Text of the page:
Figure 8.

Mode of operation of the automated system.

2.6.2. Operating the integrated system with semi-automatic system

The system can also be operated in semi-automatic mode using the two contactors without the control system. This was achieved by switching on the first contactor which in turn activates the gear system to rotate in cloanti close wise direction, thereby moving the arms downward to close the blending chamber and to disengage the basket from rotation with the central shaft, for blending operation. After the blending operation is completed the first contactor is switched off and the second is switched on to activates the gear system this time to rotate in anti-clockwise direction. Thereby moving the arms upward to open the blending chamber and to engage the basket in rotation with the central shaft for sieving and paste expelling operations. The shortcomings of operating the machine in semi-automatic mode is that the operator has to monitor the upward and downward movement of the arms to ensure proper closing and opening of the blending chamber, as while as the engagement and disengagement of the basket. Also the blending and paste expelling time has to monitor. Unlike when the system is operated with the automatic system here the engagement and disengagement of the basket required that the machine most be stooped.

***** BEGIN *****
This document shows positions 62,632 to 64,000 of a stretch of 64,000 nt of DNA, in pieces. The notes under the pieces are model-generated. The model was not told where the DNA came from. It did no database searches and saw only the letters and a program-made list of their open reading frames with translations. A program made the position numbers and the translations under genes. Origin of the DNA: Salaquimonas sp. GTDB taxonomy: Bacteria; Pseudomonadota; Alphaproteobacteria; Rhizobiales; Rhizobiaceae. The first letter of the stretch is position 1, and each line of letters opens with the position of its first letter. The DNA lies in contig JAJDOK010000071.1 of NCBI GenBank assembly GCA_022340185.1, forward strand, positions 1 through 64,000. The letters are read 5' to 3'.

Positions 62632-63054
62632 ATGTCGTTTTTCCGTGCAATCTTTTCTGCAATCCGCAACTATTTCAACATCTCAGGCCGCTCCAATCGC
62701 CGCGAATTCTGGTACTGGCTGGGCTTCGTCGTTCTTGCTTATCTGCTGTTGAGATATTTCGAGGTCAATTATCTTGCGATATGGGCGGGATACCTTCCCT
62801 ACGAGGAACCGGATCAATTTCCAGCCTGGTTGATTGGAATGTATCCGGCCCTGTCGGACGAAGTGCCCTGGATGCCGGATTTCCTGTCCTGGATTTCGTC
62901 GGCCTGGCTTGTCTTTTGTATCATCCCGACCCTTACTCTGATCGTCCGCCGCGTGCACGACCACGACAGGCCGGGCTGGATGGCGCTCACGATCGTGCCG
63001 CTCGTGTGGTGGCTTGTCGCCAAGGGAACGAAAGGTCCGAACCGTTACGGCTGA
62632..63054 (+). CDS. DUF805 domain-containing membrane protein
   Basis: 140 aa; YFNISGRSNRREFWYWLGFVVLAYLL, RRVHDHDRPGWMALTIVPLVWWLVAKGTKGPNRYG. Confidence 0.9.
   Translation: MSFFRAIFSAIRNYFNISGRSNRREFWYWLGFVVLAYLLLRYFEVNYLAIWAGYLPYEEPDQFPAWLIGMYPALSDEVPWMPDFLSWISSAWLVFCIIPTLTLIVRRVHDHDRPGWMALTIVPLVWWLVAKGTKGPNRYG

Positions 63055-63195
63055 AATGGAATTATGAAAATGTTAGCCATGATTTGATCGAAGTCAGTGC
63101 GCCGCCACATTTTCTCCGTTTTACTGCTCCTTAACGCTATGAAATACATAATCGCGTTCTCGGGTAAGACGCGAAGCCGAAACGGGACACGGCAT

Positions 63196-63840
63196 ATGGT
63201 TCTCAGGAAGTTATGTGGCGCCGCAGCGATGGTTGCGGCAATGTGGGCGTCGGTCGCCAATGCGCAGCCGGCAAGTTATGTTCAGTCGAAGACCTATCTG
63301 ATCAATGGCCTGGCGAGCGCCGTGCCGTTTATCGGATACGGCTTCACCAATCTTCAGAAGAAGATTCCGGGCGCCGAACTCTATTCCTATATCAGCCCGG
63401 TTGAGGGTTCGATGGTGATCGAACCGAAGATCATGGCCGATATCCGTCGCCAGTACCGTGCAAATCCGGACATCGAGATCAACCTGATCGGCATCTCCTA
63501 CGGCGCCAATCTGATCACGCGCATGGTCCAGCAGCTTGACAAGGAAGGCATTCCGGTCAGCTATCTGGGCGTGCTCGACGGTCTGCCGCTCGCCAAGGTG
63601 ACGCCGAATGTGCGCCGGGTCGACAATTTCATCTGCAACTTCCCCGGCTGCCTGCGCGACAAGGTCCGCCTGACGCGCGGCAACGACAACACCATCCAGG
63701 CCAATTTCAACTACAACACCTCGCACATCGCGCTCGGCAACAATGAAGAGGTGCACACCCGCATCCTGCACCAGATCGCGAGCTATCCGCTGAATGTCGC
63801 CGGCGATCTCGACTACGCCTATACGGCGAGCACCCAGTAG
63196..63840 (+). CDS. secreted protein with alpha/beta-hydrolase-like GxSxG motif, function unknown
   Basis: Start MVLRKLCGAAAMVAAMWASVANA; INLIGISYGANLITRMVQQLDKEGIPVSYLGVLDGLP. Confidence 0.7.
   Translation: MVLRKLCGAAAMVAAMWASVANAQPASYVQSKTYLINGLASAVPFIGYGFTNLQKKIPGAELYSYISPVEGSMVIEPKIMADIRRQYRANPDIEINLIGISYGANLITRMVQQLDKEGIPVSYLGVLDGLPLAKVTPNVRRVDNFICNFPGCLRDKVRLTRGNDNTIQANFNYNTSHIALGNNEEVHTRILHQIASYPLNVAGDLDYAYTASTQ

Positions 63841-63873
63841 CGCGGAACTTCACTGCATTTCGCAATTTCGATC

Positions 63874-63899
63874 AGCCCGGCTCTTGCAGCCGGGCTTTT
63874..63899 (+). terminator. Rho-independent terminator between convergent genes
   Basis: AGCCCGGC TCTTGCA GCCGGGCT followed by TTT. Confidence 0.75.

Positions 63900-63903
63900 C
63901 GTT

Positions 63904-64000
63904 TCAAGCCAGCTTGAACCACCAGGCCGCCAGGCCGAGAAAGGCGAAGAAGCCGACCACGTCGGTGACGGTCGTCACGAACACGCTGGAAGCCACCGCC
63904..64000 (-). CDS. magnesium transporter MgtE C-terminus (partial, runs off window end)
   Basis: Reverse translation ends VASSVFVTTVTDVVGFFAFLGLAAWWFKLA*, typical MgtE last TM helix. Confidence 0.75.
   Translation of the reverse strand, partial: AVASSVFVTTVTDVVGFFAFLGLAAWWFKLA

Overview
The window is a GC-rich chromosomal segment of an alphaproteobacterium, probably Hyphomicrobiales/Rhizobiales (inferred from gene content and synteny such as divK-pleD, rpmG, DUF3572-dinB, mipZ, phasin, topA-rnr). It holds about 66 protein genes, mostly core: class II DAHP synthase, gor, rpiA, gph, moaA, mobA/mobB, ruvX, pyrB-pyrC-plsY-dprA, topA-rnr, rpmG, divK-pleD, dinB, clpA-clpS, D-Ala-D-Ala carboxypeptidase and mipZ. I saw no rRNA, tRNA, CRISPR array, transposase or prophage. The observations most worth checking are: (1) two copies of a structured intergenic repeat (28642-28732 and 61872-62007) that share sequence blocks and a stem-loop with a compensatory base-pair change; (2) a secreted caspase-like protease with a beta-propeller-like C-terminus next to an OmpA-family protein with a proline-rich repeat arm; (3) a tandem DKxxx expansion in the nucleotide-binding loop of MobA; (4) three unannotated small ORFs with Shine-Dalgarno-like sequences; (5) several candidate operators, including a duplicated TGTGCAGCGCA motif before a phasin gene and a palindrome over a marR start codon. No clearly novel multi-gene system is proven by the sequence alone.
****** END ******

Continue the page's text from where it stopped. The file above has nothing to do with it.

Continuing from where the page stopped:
2.6.3. Operating the integrated system manually (without the automatic system)

In the mode of operation all the settings are carried out manually. Firstly, the upper arm that holds the hopper assembly is lower down until the blending chamber cover rested on the base of the basket. At the same time the lower arm is lower down until the basket is disengage from the shaft. The same setting is also required in opposite direction for sieving and paste expelling operations. The shortcomings of operating the machine manually is that all the settings were carried out manually which is tedious, time consuming and required expertise.

2.7. The constructed automatic system

The automatic system was designed, constructed and embedded to the integrated system as shown in Figure 9, while the automatic system and its accessories are shown in Figure 6.

Figure 9.

Front and back view of the machine showing the automated system.

2.8. Testing of the automatic system